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Stig Bjorkman on whatever pops into his head
on November 3, 2014
I've read the first half-dozen chapters of WOODY ALLEN ON WOODY ALLEN and so far find it disappointing. Although chronologically divided by titles of Allen's films, each section offers little on the movie it's supposed to be about.
An example is the chapter on BANANAS (1971). Interviewer Stig Bjorkman steers the conversation away from the picture and toward Woody's politics (liberal Democrat), European directors (especially Swedish), the weather in Scandanavia, the general running time of Allen's movies (90 minutes or less), and editing in comedies. Finally, he says (paraphrased) "getting back to BANANAS..." mentions the courtroom scene and immediately tries pinning Woody down on why he doesn't write parts for blacks in his movies.
It's very unsatisfying for someone interested IN THE FILM.
My version of Bjorkman on SLEEPER:
SB: We come next to a comedy set in the future, SLEEPER.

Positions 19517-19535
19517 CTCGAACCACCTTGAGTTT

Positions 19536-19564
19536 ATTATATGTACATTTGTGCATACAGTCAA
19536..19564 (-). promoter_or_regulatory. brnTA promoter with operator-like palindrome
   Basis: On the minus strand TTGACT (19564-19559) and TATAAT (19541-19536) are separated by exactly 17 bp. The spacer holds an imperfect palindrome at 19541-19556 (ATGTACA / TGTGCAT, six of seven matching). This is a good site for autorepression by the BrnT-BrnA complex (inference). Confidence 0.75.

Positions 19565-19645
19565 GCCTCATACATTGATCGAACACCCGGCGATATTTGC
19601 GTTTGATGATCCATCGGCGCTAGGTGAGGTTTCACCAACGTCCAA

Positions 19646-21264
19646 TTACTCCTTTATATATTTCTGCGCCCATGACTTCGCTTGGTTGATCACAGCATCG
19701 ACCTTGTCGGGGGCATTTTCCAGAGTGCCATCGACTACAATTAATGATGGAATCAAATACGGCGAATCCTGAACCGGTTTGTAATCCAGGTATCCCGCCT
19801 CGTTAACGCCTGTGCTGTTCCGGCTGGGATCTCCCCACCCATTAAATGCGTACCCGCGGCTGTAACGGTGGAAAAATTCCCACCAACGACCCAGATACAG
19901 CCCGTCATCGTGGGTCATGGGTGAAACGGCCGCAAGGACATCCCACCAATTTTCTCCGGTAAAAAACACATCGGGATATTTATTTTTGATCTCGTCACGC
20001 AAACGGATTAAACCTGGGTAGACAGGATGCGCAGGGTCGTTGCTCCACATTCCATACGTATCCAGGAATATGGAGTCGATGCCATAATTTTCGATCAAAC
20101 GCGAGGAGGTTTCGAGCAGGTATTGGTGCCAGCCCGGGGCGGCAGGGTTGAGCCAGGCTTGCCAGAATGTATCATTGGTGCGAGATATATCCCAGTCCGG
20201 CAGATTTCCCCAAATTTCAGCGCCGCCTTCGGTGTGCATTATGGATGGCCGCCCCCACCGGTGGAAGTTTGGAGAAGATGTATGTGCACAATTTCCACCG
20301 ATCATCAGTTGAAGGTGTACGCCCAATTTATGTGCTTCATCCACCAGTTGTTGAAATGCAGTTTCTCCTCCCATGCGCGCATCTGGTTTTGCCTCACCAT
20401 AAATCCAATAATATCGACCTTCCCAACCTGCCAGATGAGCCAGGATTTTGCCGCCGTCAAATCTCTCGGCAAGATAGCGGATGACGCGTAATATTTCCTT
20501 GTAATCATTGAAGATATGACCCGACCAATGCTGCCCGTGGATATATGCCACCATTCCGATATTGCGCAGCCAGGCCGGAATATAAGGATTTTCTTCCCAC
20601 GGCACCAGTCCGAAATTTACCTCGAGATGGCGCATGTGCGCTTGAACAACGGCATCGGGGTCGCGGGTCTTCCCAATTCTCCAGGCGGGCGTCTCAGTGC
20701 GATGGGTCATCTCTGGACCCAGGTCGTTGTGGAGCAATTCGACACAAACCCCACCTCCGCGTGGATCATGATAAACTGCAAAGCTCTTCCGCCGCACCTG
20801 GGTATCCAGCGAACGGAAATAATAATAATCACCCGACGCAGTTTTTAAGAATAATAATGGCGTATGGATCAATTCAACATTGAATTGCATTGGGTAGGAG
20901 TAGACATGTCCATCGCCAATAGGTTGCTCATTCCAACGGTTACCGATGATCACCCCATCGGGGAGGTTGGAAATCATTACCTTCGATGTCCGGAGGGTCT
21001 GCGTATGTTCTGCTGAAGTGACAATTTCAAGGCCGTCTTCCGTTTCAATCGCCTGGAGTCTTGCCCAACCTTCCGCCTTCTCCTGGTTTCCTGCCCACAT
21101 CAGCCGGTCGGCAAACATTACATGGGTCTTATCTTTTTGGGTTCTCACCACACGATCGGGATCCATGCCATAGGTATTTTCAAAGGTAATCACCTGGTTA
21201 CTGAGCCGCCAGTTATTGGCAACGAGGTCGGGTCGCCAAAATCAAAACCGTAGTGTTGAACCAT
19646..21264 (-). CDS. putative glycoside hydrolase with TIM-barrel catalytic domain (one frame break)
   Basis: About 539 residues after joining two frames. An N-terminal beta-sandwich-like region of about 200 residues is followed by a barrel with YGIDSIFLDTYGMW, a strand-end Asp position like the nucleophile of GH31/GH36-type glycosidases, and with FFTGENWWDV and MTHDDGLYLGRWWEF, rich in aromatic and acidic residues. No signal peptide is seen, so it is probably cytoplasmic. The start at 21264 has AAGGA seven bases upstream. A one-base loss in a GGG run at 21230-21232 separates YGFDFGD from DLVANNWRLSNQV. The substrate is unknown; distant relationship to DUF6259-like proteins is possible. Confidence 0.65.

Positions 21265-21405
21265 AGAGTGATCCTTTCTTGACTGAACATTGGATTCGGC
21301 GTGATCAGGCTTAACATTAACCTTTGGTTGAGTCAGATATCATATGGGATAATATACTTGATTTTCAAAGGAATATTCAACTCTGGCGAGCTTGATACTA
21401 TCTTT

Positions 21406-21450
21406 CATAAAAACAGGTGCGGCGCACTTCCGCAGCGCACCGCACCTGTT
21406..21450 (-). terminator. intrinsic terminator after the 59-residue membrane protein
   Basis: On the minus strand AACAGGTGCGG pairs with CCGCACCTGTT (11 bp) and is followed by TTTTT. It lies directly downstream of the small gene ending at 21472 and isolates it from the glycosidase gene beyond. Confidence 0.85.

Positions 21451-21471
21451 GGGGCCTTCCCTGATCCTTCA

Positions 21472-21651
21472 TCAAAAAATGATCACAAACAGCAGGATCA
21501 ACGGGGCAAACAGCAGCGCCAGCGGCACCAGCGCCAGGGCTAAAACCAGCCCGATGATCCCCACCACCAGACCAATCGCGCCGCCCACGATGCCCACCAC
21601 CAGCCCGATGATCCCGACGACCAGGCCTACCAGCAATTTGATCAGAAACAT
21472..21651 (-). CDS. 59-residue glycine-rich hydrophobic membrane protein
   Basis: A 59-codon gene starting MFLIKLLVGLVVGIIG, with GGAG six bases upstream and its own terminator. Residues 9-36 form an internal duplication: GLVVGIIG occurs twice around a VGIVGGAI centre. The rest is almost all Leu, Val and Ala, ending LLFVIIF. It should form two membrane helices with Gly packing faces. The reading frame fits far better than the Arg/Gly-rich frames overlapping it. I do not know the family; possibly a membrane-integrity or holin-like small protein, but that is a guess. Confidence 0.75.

WA: I was still writing funny on purpose, rapidfire just joke joke joke.
SB: In one scene, you're disguised as an automaton programmed to be a house servant.
WA: That silver paint was very uncomfortable.
SB: There's a dinner party that you're making a mess of.
WA: Typical klutzy farce I used to indulge in.
SB: Speaking of dinner, what's your opinion of smörgåsbord?
(Then there's a full page of vegetarian chat, and trading opinions on organic foods vs. non-organic.)
SB: Returning to SLEEPER, at one point you steal Hitler's nose.
WA: Yeah, silly idea...
SB: Was this written as a subconscious way of expressing dissatisfaction with your own nose?
(The balance of the chapter is ramblings on Hitler, rhinoplasty, deviated septums, allergies and "passing" as Christian.
Call it: "Everything But What You Wanted To Know About Woody Allen Movies, 'Cause It Doesn't Get Asked."